The 16S rRNA-based tree was generated by aligning the Zinderia 16S rDNA sequence to the Ribosomal RNA Database (RDP) bacterial model using the RDP-based Infernal aligner (Cole et al. 2009; Nawrocki et al. 2009), collecting 49 other high-quality Betaproteobacterial 16S rDNA sequences in the RDP database, and using this alignment to generate a maximum likelihood tree in RAxML (relevant parameters: -f a -x 12345 -# 100 -m GTRCAT).
Spittlebugs Have Two Long-term Symbionts
Previous work showed that the spittlebug Clastoptera arizonana contains Sulcia as a symbiont (hereby referred to as Sulcia-CARI) (Moran et al. 2005). We identified a second symbiont by universal 16S rDNA PCR (data not shown) and transmission electron microscopy (fig. 1). Together, these experiments revealed that the second symbiont was a novel member of the Betaproteobacteria with large amorphous cells. This cell shape often indicates a bacterium that has undergone substantial genome reduction (Moran et al. 2005; Nakabachi et al. 2006; McCutcheon et al. 2009b). Therefore, in an ongoing effort to understand genome reduction in multiple bacterial lineages and to further document complex symbioses containing diverse bacterial partners, we sequenced the genomes from Sulcia-CARI and the novel Betaproteobacteria for which we propose the name Candidatus Zinderia insecticola (and will refer to as Zinderia for simplicity).
Sulcia-CARI Does Not Encode the Tryptophan Biosynthetic Pathway
The Sulcia-CARI genome is 276,511 nts in length, has a 21.1% GC content, and codes for 246 protein-coding genes, 29 tRNAs, and one copy each of tmRNA, RNase P RNA, 5S, 16S, and 23S rDNA. A three-way alignment of the Sulcia genomes from GWSS, DSEM, and CARI shows that the only gross genomic changes between the lineages are differential losses of various genes; there is complete colinearity among retained genes (fig. 2a). This striking pattern of conservation was also observed in previous whole-genome alignments between Sulcia-GWSS and Sulcia-DSEM (McCutcheon et al. 2009a), as well as in previous comparisons of other highly reduced bacterial symbiont genomes (Tamas et al. 2002; Degnan et al. 2005), and this result provides further confirmation of genome stability as the prevailing pattern in reduced-genome symbionts. More surprising was the complete loss of all six genes in the tryptophan biosynthetic operon in Sulcia-CARI (fig. 2b), as this is one of the eight essential amino acids produced by Sulcia-GWSS and Sulcia-DSEM. All other genes involved in the production of the remaining seven essential amino acids (leucine, isoleucine, valine, threonine, lysine, arginine, and phenylalanine) are conserved among all three Sulcia genomes (fig. 2a).
Zinderia: A Betaproteobacterial Symbiont with Extreme Genomic Features
The Zinderia genome is 208,564 nts and codes for 202 protein-coding genes, 25 tRNAs, and one copy each of tmRNA, 5S, 16S, and 23S rDNA. Similar to other insect symbionts with highly reduced genomes, Zinderia does not code for genes involved in making a cell membrane, peptidoglycan, nucleotides, or vitamin cofactors. Zinderia is not capable of doing most reactions involved in carbohydrate metabolism—including glycolysis and the citric acid cycle—and seems incapable of making adenosine triphosphate (ATP), as no F1F0 ATPase is present and no obvious pathway for substrate-level phosphorylation exists. The Zinderia genome does however encode homologs for all 14 genes of the minimal NADH:ubiquinone oxidoreductase I proton translocation machinery (nuoABCDEFGHIJKLMN), all four genes in the cytochrome bo terminal oxidase complex (cyoABCD), and various electron transfer proteins, but the functions of these genes are unclear in the context of such a limited gene repertoire. Similar to other highly reduced symbiont genomes (McCutcheon 2010), the Zinderia genome contains a minimal set of gene orthologs involved in genome replication, transcription, and translation (supplementary fig. S1, Supplementary Material online). Phylogenetic analyses with concatenated protein (fig. 3a) and 16S rDNA (fig. 3b) sequences clearly define Zinderia as member of the Betaproteobacteria and suggest that genera in the Oxalobacteraceae (e.g., Oxalobacter, Herminiimonas, and Janthinobacterium) are its closest free-living relatives, although this should be interpreted with some caution as the branch lengths on the Zinderia lineage are extremely long (fig. 3a and b).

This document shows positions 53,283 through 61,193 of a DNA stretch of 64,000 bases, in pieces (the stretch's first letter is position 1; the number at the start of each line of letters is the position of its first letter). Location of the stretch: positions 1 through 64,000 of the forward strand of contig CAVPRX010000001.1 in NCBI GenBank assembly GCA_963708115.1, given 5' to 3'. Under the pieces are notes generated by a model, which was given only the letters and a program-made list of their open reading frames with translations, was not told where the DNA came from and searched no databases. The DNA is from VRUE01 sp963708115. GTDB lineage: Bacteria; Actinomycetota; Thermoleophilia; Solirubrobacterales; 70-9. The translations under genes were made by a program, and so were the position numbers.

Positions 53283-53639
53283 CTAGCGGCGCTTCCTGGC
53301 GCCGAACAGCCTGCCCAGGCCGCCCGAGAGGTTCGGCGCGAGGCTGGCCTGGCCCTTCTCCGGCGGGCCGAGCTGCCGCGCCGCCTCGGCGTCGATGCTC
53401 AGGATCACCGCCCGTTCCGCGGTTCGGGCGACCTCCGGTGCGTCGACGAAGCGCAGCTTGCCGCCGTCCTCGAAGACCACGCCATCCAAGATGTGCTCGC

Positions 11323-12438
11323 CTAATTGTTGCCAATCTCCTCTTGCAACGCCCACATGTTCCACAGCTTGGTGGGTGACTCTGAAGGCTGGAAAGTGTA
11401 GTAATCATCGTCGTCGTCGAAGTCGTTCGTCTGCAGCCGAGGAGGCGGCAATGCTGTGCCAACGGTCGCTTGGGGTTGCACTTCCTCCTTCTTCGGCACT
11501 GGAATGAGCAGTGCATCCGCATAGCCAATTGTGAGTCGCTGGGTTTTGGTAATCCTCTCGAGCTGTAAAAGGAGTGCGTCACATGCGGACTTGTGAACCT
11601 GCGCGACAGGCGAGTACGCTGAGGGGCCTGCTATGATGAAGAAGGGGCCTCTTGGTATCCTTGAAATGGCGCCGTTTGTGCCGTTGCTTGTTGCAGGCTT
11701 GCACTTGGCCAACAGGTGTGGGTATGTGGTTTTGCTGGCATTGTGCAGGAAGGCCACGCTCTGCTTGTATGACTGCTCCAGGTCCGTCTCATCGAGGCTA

The genome sequence strongly suggests that Zinderia uses an alternative genetic code, in which UGA codes for tryptophan instead of stop. This code change has been reported in certain lineages of Mollicutes, such as Mycoplasma (Yamao et al. 1985), the Alphaproteobacteria Candidatus Hodgkinia cicadicola (McCutcheon et al. 2009b), some ciliate nuclear genomes (Lozupone et al. 2001), and in several mitochondrial lineages (Knight et al. 2001). Evidence for the mapping of UGA to tryptophan in Zinderia comes from multiple sequence alignments of proteins, which show tryptophan occurring in several highly conserved positions in other Proteobacteria that are coded for by UGA in Zinderia (fig. 4). If UGA is assumed to be reassigned, 360 of 374 (96%) of the putative tryptophans encoded in Zinderia open-reading frames use the UGA codon, whereas only 14 use the standard tryptophan codon UGG. This usage pattern is consistent with that of other degenerate codon families in Zinderia, where the more AT-rich codon is always used preferentially over the more GC-rich codon (supplementary table S1, Supplementary Material online).